Week 2: Lab observations and Data handling

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Lab observations: Not a ‘must-do’ part of the placement, but for me it was exactly this! As someone hoping to go onto lab work I couldn’t wait to gain some experience and snapped up the opportunity straight away! I spent the day (9:30 – 5:30) in the Biochemistry lab at K&C Hospital. I was purely observing (I don’t have qualifications that allow me to touch anything unfortunately!) yet at the end of the day my head felt close to exploding with everything that I had learned. It was quite different to what I’d expected and I think completely different to what the general public, without an interest in science, would imagine. The level of automation is high and I was told in fact even higher at the William Harvey Hospital where it’s fully automated. I spent time in the reception area first where the samples are received, bar coded and entered into the hospital’s system. The arrival of new samples was continuous and endless and I gained an appreciation of the importance of the organisation skills of the staff. If new samples were labelled Urgent they have to drop everything else they are doing and process these straight away, in order to hit their 1 hour turn around limit. In fact, samples that come from A&E bypass the reception and travel, via a shoot in the ceiling, straight to the lab where they can be labelled and tested immediately. Though there are peaks and troughs throughout the day the workload is endless and 24/7, with no tolerance for error. Upon arriving in the lab the samples are checked with their paperwork again and then positioned in the correct place for their required tests. Some samples are transported straight to William Harvey as they require tests not carried out in K&C. Once inputted into the correct analyser results appear on the computer system. If results are normal they are automatically authorised and sent back to the ward/GP/patient. However, if results fall outside of the normal range they must be authorised by one of the Biomedical Scientists within the lab. This is so that they can see if the result is reasonable or not for that patient, and it is this skill that differentiates the Assistant Healthcare Staff and the registered Biomedical Scientists. The job is a constant rotation of receiving samples, analysing them, receiving results, releasing results and maintenance of the machines whilst making sure the priorities are always correct.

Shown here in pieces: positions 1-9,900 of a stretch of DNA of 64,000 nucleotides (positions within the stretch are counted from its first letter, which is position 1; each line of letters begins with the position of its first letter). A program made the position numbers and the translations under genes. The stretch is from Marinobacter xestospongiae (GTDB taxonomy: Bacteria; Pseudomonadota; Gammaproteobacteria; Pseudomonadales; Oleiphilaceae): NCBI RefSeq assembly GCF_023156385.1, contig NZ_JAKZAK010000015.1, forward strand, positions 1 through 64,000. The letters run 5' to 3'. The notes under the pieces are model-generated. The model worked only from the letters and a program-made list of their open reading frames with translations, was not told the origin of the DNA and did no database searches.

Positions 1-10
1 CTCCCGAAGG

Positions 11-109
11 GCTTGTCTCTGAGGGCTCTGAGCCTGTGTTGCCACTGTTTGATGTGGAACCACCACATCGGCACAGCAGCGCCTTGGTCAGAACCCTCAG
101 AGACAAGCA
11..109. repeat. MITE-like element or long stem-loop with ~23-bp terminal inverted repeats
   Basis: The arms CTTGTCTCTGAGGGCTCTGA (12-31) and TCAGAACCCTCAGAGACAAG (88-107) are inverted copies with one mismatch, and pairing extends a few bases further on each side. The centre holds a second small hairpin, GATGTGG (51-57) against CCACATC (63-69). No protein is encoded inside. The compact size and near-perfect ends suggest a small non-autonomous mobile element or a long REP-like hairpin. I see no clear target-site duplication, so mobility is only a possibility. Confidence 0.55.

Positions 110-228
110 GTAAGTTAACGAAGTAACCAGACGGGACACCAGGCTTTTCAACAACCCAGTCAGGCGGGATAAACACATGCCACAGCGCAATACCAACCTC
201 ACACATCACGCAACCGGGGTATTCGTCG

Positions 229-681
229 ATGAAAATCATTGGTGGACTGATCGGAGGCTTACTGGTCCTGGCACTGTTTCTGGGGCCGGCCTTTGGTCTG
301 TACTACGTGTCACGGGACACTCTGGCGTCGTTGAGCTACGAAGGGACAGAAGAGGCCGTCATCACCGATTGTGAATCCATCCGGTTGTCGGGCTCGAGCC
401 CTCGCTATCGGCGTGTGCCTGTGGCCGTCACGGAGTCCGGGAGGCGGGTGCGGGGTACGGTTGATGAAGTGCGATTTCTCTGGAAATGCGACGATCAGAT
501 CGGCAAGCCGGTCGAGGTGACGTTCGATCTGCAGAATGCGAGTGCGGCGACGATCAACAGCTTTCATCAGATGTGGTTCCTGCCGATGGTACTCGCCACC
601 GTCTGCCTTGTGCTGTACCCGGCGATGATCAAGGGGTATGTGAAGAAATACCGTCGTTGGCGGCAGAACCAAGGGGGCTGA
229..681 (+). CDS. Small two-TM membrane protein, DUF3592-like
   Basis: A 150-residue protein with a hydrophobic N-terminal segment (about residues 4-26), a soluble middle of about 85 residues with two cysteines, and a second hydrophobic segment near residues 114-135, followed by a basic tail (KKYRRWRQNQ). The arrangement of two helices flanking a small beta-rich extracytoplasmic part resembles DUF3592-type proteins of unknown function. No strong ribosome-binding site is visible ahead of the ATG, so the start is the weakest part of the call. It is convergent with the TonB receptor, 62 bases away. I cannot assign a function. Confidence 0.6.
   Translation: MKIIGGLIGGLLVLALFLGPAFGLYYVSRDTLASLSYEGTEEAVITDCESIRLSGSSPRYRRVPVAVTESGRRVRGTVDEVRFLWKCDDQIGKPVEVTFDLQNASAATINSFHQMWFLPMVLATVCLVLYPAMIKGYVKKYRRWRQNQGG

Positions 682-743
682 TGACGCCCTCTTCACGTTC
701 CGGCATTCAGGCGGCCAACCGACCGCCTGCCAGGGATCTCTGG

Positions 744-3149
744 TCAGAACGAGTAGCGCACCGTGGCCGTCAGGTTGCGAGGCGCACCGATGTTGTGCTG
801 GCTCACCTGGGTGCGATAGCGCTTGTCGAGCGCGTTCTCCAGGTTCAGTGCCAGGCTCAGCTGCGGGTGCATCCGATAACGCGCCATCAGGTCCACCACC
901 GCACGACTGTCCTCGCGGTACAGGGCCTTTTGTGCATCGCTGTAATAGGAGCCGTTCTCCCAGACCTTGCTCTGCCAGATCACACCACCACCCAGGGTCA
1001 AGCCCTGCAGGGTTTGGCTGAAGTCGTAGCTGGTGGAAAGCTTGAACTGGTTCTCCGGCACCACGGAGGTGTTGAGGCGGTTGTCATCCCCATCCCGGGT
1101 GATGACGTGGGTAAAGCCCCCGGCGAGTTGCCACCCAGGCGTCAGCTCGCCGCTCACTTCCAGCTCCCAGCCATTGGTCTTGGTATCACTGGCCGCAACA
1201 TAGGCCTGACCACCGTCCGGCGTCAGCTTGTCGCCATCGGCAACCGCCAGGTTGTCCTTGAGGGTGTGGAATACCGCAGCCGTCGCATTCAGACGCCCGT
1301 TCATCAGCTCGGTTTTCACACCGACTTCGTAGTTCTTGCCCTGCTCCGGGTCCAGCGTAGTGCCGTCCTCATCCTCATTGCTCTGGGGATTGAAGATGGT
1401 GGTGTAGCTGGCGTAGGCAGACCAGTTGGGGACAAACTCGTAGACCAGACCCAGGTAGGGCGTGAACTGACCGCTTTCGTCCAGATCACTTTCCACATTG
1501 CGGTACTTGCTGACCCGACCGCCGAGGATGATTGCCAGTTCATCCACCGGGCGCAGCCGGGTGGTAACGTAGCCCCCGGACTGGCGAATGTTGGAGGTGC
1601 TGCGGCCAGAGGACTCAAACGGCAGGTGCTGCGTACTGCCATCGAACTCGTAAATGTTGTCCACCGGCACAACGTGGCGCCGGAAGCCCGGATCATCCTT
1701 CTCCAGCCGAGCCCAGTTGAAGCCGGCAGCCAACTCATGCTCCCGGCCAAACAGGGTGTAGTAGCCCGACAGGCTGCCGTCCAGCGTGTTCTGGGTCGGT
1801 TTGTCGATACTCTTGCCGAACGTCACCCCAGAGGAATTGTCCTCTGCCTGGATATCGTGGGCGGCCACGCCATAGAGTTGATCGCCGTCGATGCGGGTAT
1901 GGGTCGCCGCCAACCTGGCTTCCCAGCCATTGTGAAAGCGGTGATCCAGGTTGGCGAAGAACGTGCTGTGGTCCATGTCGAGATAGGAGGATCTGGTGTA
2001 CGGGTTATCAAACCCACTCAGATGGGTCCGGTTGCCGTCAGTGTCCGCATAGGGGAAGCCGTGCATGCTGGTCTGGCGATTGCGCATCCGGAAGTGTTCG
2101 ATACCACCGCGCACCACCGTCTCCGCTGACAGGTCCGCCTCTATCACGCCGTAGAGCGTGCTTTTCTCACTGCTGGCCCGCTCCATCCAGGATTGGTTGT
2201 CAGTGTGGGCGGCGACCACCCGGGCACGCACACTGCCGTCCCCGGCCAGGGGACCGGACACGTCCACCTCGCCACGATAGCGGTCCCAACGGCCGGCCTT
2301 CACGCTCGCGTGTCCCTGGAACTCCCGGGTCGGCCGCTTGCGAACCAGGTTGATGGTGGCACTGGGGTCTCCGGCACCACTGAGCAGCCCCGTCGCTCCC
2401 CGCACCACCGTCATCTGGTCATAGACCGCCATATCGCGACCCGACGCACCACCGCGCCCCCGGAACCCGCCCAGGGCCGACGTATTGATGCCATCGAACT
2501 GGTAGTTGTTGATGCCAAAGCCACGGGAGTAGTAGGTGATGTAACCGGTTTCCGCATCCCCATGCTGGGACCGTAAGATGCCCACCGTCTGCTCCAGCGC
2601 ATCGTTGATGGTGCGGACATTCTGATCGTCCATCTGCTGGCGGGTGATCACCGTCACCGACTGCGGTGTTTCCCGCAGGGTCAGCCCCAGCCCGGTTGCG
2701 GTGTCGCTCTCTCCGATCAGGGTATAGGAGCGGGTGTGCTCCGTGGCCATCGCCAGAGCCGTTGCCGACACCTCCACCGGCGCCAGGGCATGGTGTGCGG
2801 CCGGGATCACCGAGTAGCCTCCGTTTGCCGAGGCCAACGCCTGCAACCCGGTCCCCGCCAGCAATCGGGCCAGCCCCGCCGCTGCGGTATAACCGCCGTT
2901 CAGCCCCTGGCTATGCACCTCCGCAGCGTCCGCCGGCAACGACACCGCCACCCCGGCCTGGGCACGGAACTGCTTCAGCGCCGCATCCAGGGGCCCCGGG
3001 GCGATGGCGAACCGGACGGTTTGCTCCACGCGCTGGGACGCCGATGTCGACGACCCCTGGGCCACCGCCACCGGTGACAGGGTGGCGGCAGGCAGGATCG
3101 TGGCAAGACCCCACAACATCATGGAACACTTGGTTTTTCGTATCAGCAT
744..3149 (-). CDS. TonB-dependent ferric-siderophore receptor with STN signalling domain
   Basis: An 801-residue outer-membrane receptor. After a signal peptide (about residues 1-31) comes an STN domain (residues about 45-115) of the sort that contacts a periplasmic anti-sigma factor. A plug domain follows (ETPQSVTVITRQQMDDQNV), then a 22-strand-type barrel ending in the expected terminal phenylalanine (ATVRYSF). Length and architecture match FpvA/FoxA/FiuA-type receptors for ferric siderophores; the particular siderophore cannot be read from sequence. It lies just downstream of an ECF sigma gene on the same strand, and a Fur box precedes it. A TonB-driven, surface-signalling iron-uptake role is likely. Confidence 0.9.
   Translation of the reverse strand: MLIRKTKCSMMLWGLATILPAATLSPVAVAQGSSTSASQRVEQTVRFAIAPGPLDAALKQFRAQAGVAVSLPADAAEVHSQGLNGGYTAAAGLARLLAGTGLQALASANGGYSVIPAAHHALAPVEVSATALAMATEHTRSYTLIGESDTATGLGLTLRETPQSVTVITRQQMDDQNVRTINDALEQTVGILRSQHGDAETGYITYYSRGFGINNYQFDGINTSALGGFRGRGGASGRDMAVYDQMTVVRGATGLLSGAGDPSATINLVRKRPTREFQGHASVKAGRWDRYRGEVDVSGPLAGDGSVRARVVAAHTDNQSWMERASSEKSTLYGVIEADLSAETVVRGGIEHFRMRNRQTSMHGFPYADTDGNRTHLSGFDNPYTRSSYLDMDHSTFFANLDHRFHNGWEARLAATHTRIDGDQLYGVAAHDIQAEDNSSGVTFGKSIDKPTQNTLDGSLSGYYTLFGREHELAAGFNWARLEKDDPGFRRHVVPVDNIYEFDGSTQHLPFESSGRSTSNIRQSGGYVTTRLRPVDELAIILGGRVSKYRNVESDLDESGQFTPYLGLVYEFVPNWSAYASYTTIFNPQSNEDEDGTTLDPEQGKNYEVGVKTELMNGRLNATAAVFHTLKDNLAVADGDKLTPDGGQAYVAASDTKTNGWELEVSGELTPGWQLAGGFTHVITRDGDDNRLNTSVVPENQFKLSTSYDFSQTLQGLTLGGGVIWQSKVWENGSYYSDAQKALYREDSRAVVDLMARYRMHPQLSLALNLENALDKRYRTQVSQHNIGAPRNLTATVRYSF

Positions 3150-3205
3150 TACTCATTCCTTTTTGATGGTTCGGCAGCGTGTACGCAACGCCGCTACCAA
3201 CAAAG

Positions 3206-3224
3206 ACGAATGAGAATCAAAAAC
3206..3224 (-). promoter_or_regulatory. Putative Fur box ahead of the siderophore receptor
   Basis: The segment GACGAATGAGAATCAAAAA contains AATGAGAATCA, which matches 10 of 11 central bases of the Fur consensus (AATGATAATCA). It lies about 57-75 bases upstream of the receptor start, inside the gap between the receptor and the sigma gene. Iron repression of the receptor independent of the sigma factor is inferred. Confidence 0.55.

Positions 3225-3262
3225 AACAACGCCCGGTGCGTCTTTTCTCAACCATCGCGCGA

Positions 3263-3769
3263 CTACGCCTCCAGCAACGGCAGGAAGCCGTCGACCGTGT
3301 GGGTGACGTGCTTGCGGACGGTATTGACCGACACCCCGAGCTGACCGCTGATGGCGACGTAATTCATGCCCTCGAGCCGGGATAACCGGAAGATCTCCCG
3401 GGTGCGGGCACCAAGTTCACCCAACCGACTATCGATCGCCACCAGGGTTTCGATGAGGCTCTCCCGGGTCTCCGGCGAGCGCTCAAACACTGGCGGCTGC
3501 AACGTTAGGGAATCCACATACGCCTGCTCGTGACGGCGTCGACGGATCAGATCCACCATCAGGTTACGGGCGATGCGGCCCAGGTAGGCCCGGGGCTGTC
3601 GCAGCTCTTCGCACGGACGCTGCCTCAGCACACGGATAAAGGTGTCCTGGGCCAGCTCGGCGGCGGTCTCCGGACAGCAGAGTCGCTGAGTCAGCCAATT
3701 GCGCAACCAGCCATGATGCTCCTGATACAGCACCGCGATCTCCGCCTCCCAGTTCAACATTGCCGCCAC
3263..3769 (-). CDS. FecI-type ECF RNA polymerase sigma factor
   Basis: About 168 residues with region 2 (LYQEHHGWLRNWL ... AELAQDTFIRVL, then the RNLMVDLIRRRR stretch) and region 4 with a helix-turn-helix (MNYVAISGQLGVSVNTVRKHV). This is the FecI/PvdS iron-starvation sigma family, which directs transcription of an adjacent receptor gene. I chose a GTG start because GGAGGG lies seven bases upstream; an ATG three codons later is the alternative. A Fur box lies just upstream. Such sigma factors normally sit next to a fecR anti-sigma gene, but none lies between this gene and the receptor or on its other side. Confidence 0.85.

Although the majority of the tests are automated there are multiple ones that are completed manually via the staff, when needed. For example, when I was there, a sample for a ‘sweat test’ was sent over and needed to be analysed. (For those not from a scientific background the sweat test is gold standard for diagnosis of Cystic Fibrosis. In a CF positive patient the sweat will contain higher than normal levels of chloride.) The test was fiddly to carry out and required precision from a Biomedical Scientist in the lab. It was great to watch and understand the process, followed by the calculations used to determine the amount of chloride present. Thankfully the result was within the normal range and results were sent back on the same day to confirm a negative result. I also spent a little bit of time in the blood bank/transfusions lab and the blood analysis side. The day as a whole was fantastic and I think really emphasises the difference between learning through experience and learning through a textbook. Whilst I am really enjoying my Uni course I think that more practical work/experience of the real world would be extremely beneficial. It was suggested that I could volunteer at the Hospital for the remainder of my course, so this is something I will be sorting out in the near future hopefully! So overall a brilliant day and great experience.

After meeting separately with both Dr Strutt and Dr Doulton to discuss the worked I’d produced, which they were pleased with (thank god!), it was onto the next stage; sorting and selection of relevant data from that collected by the ward staff. This consisted of staring at spreadsheets for many hours. But it really wasn’t as bad as it sounds! Seeing the progression from hundreds of patients and all their data to the ones that compromised our group of interest was very satisfying.

I will be working on this until I meet with Dr Doulton again on Wednesday where I will be sitting in on an Advanced Kidney Care Clinic and a short X-ray session. Looking forward to this and will let you know how it goes in my next blog!

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